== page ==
I came to New York after I left college and for reasons I’ve never really thought about, I lost the interest or enthusiasm I’d had for cars while growing up. In the early 1960s, I owned a VW Beetle, easily the most economical and practical car on the market. I think the first one cost $1100, brand-new. The Beetle ads were famous for their elegant simplicity and their spot-on message: unlike almost any other car, they didn’t lose their value. By 1972, a new Beetle, not much different from the first one I owned, was still selling for the unbelievable price of $1800, equipped with heat and radio. At the International Auto Show last week, the 2006 Beetle – a beauty; I’ll give them that – has a sticker price of $24,000 plus.

Above: 1949 VW Beetle.

Below: An ad for the VW Beetle which reads: "One of the nice things about owning it is selling it."
It was in the mid-60s that a friend of mine who’d spent some time in Japan predicted one day that Americans would eventually be driving Japanese cars – an unbelievable idea at the time. In fact, the idea that Americans would be driving foreign cars instead of, or as much as American cars was also inconceivable, even, to some, un-American back then — except for the VW and a few fancy sports cars, none of which were Japanese. My friend believed in his concept of our automotive future so passionately that he got involved in importing a Japanese economy car called the Sambar. It bombed on the market and he lost his investment bigtime, but only his timing was wrong.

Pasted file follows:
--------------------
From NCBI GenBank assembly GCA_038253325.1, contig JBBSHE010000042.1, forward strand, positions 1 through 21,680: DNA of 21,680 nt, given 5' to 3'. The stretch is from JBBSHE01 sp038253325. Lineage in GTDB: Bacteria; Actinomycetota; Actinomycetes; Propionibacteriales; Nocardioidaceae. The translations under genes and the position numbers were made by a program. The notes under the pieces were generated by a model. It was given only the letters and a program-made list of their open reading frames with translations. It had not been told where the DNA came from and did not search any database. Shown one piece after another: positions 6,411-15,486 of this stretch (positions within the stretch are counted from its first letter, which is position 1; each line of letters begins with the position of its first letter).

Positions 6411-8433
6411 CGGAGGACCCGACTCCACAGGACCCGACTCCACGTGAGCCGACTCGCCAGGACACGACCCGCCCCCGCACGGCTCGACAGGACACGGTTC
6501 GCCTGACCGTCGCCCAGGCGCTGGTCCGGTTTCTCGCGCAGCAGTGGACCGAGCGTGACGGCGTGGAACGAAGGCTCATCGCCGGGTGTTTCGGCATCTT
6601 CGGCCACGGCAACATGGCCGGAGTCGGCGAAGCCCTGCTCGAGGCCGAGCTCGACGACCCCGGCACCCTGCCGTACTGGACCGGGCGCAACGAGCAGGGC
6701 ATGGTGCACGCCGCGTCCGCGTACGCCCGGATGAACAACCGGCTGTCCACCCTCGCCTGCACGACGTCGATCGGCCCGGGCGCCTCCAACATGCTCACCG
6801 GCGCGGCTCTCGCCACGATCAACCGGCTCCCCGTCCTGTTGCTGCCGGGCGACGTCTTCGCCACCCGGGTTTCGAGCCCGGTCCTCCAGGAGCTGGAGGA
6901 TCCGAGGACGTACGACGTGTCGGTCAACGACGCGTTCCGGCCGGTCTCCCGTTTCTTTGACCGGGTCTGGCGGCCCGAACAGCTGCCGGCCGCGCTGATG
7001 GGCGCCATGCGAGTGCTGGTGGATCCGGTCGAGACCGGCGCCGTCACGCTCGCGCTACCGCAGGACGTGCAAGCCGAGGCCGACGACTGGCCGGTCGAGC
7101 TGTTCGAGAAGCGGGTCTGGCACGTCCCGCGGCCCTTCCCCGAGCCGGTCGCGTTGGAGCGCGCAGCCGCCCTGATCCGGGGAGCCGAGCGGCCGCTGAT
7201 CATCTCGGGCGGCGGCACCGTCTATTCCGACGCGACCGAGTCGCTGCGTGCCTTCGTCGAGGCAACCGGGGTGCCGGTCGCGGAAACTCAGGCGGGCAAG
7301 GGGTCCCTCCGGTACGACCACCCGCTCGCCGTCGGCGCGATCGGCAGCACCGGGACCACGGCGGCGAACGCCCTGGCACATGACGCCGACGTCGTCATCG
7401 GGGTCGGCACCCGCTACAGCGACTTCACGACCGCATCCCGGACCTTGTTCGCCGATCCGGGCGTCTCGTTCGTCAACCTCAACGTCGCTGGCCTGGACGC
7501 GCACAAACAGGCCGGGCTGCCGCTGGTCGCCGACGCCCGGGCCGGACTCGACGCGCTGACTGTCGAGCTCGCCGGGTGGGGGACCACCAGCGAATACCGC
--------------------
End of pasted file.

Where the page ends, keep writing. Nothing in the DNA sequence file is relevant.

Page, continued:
By the mid-1970s and the first gasoline crunch, the automotive market changed, and it’s been changing ever since. This year’s International Auto Show was sponsored, as you could see, by Maserati, and the Javits was packed, almost stacked with sensational looking foreign-manufactured automobiles, many of which make the Americans look quaint when they’re being practical. I didn’t see my new favorite, however, the car that you now see all over Europe and that I’d predict will own the future, or a good piece of it – the Smart Car. Although if I were still a kid, I think I’d also choose a Maserati, and a Ferrari, and a Beamer, and a Lexus, and the new Chevy and the Porsche and the Cadillac, the Mercedes two-seater, not to mention the Bentley, the Maybach, plus a Ford, a Chrysler, a Range Rover, a Volvo; oh I don’t know, it’s all still a dream.